||Similar design options
||Similar design options
What’s the difference in installation costs?
A number of features and options factor into determining the final cost of replacing your home windows. Everything from the material and added features to your region of the country and style of window can determine] the ultimate cost.
Frequently, single-hung windows have been seen as less expensive (and, as a result, often more popular) due to their common use in new home construction. However, the longtime benefits of installing double-hung windows should be taken into consideration.
While some impacts, such as decreased mildew levels from improved ventilation and architectural style can be quantified over time, it’s difficult to put a price on the relief of flexible cleaning options and greater safety for children that come with double-hung windows.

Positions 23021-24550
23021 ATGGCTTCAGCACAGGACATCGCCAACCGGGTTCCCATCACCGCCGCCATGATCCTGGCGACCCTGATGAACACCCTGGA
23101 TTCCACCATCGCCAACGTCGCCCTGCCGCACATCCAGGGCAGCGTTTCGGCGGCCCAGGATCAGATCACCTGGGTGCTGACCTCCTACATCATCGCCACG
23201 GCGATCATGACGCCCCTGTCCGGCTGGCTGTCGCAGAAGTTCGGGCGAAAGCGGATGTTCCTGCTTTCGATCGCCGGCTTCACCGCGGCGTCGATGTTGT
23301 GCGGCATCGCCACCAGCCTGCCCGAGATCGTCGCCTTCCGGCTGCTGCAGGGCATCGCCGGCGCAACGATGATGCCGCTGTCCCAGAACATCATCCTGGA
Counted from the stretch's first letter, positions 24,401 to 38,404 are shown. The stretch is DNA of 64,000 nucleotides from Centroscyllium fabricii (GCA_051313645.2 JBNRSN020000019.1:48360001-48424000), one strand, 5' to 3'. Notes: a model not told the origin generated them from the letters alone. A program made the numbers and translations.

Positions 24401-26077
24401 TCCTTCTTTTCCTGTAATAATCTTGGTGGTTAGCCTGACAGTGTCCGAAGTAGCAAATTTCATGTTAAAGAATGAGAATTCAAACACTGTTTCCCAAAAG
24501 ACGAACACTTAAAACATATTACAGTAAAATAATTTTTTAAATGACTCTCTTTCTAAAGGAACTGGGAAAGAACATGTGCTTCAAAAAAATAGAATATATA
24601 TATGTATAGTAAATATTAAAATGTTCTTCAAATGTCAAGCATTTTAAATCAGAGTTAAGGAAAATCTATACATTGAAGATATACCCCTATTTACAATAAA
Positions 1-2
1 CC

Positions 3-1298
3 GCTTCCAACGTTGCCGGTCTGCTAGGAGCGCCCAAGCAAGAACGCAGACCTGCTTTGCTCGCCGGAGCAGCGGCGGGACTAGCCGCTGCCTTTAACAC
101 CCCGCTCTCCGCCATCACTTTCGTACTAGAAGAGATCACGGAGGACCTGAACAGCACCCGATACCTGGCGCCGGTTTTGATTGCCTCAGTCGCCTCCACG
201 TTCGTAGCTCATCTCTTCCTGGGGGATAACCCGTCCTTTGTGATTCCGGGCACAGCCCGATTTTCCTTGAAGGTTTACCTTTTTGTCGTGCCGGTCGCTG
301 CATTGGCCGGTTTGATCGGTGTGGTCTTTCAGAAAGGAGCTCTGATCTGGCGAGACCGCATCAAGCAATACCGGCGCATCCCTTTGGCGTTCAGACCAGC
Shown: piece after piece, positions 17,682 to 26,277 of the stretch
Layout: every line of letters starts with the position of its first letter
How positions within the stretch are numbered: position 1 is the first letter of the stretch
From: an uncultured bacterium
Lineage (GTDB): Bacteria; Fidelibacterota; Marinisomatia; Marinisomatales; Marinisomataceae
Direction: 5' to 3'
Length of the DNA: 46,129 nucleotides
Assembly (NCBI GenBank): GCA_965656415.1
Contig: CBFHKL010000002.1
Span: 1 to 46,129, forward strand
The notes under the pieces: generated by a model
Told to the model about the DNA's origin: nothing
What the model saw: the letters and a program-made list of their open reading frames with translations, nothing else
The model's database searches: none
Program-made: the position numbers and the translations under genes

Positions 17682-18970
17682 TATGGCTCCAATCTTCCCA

Here are some of the points that can determine just how much you spend on your window replacement:
- Features and options
- Number of windows needed
- Location of home
While taking the job on yourself may seem like a save on costs, consider consulting with a Pella® professional to help choose the window that best meets your needs, design and budget. They’ll not only help you find the right window, but give you the proper know-how to get your new windows installed properly.
Call or stop by your local Pella Windows and Doors showroom or contact us online to set up a free, no-cost, in-home consultation to discuss how you can get started on your window replacement project.